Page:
Now consider a Trump upset, and a Senate that stays red. Well, that probably reduces the size of the fiscal package but there still will be one, and the pro-business environment that did work quite well for both the market and the economy from 2017 through early 2020 would still be there once society restarts functioning more normally post-pandemic. The point is that there will be ways for the thoughtful investor to navigate whatever presents to our front.
The greatest danger, and it is inevitable... though probably not something that can be timed, will be the consequence of the fiscal set-up, regardless of who is president and how the legislature lines up. When that crisis of confidence in the currency arises, and someday it will... it will be imperative to maintain the US dollar's position as not just a reserve currency, but "the" reserve currency. This is the stuff that wars are fought over. Just buy some gold if you haven't already.
Need To Know One & Two
Speaker Pelosi and Secretary Mnuchin have continued to speak, and negotiate. The two are scheduled to meet today (Monday). The House has already come down to a net $2.2 trillion, while the administration seems willing to possibly move beyond the $1.8 trillion that they have already offered. The major differences between the two sides seems to be on the how and where of such spending. Meanwhile, the Senate under majority leader Mitch McConnell prepares to vote on an extremely narrow $500 billion relief package this week. Can the administration get the Senate behind a $2 trillion package? I don't know.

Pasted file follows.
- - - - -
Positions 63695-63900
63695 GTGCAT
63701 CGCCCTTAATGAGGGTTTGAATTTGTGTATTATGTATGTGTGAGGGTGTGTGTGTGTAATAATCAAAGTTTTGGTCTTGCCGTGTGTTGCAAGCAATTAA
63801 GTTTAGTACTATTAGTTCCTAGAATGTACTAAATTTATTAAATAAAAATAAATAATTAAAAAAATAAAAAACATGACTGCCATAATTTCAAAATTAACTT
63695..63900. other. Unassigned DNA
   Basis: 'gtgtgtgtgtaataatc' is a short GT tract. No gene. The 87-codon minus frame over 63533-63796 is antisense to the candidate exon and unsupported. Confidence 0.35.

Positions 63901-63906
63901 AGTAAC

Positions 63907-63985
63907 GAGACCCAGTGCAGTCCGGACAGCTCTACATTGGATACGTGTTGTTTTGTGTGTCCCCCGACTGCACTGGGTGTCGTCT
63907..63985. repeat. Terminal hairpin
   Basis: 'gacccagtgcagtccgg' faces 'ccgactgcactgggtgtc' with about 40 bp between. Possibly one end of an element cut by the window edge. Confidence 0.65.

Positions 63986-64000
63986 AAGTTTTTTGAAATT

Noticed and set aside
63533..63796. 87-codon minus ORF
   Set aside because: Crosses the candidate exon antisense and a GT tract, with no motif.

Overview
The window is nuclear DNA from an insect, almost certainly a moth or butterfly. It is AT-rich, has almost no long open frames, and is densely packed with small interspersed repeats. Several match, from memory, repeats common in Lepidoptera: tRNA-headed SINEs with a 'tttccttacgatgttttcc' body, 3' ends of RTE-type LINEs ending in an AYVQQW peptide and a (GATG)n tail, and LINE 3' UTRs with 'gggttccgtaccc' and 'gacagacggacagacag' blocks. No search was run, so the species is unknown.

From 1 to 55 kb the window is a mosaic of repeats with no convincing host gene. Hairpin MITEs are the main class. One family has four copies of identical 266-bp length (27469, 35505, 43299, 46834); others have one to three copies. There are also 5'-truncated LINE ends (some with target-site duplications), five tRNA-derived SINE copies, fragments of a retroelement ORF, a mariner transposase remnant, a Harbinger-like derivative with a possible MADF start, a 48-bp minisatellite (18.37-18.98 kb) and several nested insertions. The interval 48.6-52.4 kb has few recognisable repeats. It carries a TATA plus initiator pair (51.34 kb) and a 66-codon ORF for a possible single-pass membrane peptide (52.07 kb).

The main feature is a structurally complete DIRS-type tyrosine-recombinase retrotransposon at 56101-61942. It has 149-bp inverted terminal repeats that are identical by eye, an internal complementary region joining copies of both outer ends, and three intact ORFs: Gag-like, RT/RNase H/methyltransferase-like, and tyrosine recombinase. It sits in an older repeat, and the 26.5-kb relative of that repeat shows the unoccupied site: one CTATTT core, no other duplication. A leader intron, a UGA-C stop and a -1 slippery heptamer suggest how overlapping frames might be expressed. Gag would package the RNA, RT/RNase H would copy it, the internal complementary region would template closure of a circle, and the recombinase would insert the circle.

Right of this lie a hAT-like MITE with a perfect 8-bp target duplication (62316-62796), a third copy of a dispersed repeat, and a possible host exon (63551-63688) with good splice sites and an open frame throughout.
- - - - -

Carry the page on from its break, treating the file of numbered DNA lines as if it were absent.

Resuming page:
Incredibly, the Wall Street Journal reported on Sunday that according to Fair Isaac (FICO), the average credit score increased to 711 in July, which is up from April and up from a year earlier. Apparently, the elevated average credit score has been able to hold at this level from July through October, as other data shows trouble in labor markets, and reduced credit card spending, but strength in retails sales. Don't ask me. I just work here. Actually, this is proof that the CARES act was extremely successful in its purpose. So were policies of forced mortgage/loan payment holidays. No new fiscal package? This stuff falls apart fast.
Economics (All Times Eastern)
10:00 - NAHB Housing Market Index (Oct): Expecting 83, Last 83.
The Fed (All Times Eastern)
08:00 - Speaker: Federal Reserve Chair Jerome Powell.
09:00 - Speaker: New York Fed Pres. John Williams.
11:45 - Speaker: Federal Reserve Vice Chair Richard Clarida.
14:20 - Speaker: Atlanta Fed Pres. Raphael Bostic.
15:00 - Speaker: Philadelphia Fed Pres. Patrick Harker.
Today's Earnings Highlights (Consensus EPS Expectations)